- Fundamental: How fundamental is this Job Duty to the purpose of the job? Would the position be fundamentally different if this Job Duty was not required for performance? Handcuffing suspects is fundamental to the job of Police Officer. Rescuing victims is fundamental to the firefighter job. Fundamental Job Duties are duties that constitute “essential functions” under the 1990 Americans with Disabilities Act (this rating is helpful, but not necessary for validation). A Job Duty may be considered fundamental to the job in any of the following ways:
- The duty is frequently performed (check the Frequency rating) and/or the proportion of work time spent on it is significant (check the average Percentage of Time rating), or
- The consequence to the purpose of the job is severe if the Job Duty is not performed or if it is performed poorly (check the average Importance rating), or
- Removing the Job Duty would fundamentally change the job. In other words, the duty is fundamental because the reason the job exists is to perform the duty, or
- There are a limited number of employees available among whom the performance of this Job Duty can be distributed, or
- The duty is highly specialized and the incumbent was placed in the job because of his/her expertise or ability to perform this particular Job Duty.
- Assignable (Assignable to Others): Can this Job Duty be readily assigned to another incumbent without changing the fundamental nature of the position? In such instances, the Job Duty should not be considered as an “essential function” under the 1990 Americans with Disabilities Act. For example, a Job Duty can be determined to be fundamental (using the “fundamental duty” rating) and hence also “essential” under the ADA; however, if such Job Duty can be readily assigned to another employee without changing the fundamental nature of the job, the Job Duty can be re-designated as not essential. Job Duties which are frequently performed or which take up a large proportion of work time and which are important or critical, probably are not easily assigned to others. Duties which occur infrequently and/or which require a small percentage of work time can sometimes be assumed by others, regardless of how important or unimportant they are.
For KSAPCs and Physical Requirements, supervisors can rate:
- Minimum v. Helpful Qualifications: Is this KSAPC/Physical Requirement a necessity for the position? Or, while possibly helpful to the performance of the job, is it an absolute requirement? This rating can help determine which KSAPCs/Physical Requirements should be included in a selection process. Minimum qualifications are those that the applicant or candidate must have prior to entry into the position; helpful qualifications can still be included in the selection process (if they meet the other requirements discussed herein), but are not absolute necessities prior to entry.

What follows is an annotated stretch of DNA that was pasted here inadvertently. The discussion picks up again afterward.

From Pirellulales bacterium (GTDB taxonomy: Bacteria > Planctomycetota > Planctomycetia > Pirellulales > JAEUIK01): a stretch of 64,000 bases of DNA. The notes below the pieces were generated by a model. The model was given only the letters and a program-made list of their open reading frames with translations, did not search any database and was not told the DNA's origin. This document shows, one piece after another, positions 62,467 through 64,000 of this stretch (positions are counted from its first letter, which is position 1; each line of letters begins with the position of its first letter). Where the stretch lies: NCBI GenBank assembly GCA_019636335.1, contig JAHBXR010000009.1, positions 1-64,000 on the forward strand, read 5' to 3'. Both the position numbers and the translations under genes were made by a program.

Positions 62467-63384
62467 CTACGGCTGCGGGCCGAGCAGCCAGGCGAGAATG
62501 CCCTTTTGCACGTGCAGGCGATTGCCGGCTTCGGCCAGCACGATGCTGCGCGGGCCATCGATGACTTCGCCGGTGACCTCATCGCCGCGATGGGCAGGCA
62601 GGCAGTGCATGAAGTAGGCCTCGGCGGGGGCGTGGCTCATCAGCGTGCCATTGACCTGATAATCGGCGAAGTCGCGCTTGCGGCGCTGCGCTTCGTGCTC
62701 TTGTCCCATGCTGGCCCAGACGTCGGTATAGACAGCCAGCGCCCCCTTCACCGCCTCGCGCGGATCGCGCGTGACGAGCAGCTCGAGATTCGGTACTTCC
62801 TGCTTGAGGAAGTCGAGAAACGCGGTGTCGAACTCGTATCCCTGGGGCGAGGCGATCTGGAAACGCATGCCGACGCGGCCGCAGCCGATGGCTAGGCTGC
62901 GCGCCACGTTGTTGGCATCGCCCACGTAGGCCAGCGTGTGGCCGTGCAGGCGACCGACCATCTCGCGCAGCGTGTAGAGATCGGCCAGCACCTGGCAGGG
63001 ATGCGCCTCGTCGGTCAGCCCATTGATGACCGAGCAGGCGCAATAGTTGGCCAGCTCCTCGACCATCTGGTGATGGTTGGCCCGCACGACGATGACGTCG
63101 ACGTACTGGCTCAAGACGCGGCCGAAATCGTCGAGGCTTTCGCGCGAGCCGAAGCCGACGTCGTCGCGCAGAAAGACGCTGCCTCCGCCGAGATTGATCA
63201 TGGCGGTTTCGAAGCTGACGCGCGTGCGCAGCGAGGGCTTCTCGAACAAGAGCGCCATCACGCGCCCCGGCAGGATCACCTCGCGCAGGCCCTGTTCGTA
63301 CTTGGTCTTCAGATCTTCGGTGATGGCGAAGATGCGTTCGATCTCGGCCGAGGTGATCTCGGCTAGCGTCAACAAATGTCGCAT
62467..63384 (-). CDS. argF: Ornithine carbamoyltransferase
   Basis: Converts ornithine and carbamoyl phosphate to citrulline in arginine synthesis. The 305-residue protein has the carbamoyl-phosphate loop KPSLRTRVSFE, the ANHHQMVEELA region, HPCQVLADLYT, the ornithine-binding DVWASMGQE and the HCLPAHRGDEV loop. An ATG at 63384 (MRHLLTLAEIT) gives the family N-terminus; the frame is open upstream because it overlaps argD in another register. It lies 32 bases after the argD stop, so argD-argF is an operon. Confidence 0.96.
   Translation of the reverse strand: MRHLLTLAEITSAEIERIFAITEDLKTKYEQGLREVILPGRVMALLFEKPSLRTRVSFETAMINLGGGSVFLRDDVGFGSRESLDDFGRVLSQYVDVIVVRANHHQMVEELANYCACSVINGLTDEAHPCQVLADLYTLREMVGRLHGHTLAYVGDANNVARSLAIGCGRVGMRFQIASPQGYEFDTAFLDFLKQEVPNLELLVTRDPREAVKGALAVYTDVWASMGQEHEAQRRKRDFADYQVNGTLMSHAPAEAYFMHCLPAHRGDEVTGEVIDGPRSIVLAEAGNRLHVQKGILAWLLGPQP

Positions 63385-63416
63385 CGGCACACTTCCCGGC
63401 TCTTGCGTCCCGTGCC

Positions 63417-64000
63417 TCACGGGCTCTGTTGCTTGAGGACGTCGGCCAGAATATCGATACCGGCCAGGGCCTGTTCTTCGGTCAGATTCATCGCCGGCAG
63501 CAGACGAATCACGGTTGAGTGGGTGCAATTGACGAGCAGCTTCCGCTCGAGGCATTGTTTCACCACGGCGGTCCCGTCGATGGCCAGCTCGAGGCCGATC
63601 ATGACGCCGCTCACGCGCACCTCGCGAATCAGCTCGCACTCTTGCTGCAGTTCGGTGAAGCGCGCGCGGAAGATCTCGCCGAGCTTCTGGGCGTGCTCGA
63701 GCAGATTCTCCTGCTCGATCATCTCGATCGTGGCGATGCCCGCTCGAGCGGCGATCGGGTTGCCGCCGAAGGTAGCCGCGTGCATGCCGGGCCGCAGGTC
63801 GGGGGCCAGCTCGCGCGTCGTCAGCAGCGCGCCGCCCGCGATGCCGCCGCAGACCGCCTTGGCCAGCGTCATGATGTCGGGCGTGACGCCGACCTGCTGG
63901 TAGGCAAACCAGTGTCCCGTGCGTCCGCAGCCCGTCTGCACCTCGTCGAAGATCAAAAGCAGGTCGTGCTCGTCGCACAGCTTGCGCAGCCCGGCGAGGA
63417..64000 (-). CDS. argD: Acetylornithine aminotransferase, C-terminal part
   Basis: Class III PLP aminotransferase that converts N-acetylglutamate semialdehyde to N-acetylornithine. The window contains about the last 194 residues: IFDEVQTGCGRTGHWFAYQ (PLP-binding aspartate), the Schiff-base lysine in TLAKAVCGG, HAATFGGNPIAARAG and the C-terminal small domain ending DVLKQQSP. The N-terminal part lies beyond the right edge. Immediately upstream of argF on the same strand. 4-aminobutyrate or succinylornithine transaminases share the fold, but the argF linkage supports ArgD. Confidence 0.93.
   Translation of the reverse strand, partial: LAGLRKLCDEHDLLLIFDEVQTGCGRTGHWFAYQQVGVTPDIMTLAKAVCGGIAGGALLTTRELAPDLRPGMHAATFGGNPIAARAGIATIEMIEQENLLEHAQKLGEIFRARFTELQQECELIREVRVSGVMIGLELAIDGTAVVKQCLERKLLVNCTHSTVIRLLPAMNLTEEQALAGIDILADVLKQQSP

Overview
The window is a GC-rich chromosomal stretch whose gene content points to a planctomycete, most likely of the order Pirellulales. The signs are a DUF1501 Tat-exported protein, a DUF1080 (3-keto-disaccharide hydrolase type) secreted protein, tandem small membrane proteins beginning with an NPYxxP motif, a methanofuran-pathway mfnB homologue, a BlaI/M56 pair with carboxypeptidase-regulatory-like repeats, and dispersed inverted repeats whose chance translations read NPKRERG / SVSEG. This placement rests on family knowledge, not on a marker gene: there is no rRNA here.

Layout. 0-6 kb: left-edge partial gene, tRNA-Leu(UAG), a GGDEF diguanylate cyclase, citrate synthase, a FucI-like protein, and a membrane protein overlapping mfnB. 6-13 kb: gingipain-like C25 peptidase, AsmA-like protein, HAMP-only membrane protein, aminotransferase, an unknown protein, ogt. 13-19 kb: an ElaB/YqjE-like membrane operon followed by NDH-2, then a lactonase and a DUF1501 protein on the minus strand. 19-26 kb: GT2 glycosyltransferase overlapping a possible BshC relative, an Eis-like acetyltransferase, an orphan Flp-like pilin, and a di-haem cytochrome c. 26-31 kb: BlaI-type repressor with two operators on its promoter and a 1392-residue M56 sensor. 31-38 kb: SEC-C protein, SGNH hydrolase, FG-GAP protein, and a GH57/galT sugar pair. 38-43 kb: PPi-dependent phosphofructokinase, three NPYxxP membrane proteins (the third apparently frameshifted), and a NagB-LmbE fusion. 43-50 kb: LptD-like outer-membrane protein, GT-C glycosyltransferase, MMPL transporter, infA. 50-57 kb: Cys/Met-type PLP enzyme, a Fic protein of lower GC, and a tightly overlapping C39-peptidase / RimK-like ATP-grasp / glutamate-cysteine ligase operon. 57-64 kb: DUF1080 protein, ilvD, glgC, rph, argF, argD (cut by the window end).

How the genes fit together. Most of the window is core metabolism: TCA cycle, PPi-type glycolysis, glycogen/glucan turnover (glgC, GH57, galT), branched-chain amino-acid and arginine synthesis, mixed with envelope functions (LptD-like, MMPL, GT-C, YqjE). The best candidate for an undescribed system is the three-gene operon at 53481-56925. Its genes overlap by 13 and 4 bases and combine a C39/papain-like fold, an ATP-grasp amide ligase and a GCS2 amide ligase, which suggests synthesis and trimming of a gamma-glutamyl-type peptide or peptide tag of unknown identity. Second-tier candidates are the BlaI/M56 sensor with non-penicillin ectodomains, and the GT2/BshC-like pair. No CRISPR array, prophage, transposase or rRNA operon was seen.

- Level Needed for Success (for Job Knowledges Only). What level of this job knowledge is required on the first day of the job? Total, complete mastery? General familiarity? The data from these ratings are useful for choosing the job knowledges that should be included in a written job knowledge test (see Section 14C4 of the Uniform Guidelines for specific requirements for measuring job knowledge in a selection process).
- Level Needed Upon Entry: How much of this KSAPC/Physical Requirement will be required on the first day of the job? All? Some? None? Will some on-the-job training be provided, or will candidates be required to bring all of this KSAPC/Physical Requirement with them on the first day of the job, with no additional levels attained after hire? This rating provides direction on which KSAPCs/Physical Requirements to screen in a selection process. This is a requirement of the Uniform Guidelines (Section 14C1).
Step 8: Prepare final job analysis document, including descriptive statistics for ratings
After compiling the Job Expert and supervisor rating data, a report should be compiled that provides descriptive statistics (e.g., means and standard deviations) for each rated item. The final data (e.g., Job Duties, KSAPCs, etc.) can be entered directly into the job analysis document, along with the means and standard deviations that accompany each, to compile a final job analysis for a position.
Developing a Selection Plan
Now that a thorough job analysis has been developed, a Selection Plan is the next step in the content validation process. Completing a Selection Plan is the step in the validation process where the key, measurable KSAPCs and Physical Requirements are laid out as targets to be assessed by the selection process. A Selection Plan distills the complete list of KSAPCs and Physical Requirements into only those that can and should be tested by one or more selection procedures in the overall selection process. Thus, it begins with every KSAPC/Physical Requirement produced through the job analysis, and ends with a list of fewer KSAPCs/Physical Requirements after running each through the stepwise “Selection Plan screening process.” This process uses the average KSAPC/Physical Requirement ratings provided by Job Experts, as shown below:
- Importance: Select only the KSAPCs/Physical Requirements that are above a certain level on the Importance rating scale. It is usually sufficient to draw the line at one-half (0.5) a rating point above the level on the rating scale that distinguished between the “important” versus “critical and necessary” (e.g., require an average rating of 3.5 if 3.0 is “important” and 4.0 is “critical”). This is important because the KSAPCs/Physical Requirements selected for measurement should be those that are most critical for success on the job (see Section 14C4 of the Uniform Guidelines). It is possible to develop a valid selection procedure for measuring only “important” (not necessary) KSAPCs if they “constitute most of the job” (see Section 14C4 of the Uniform Guidelines).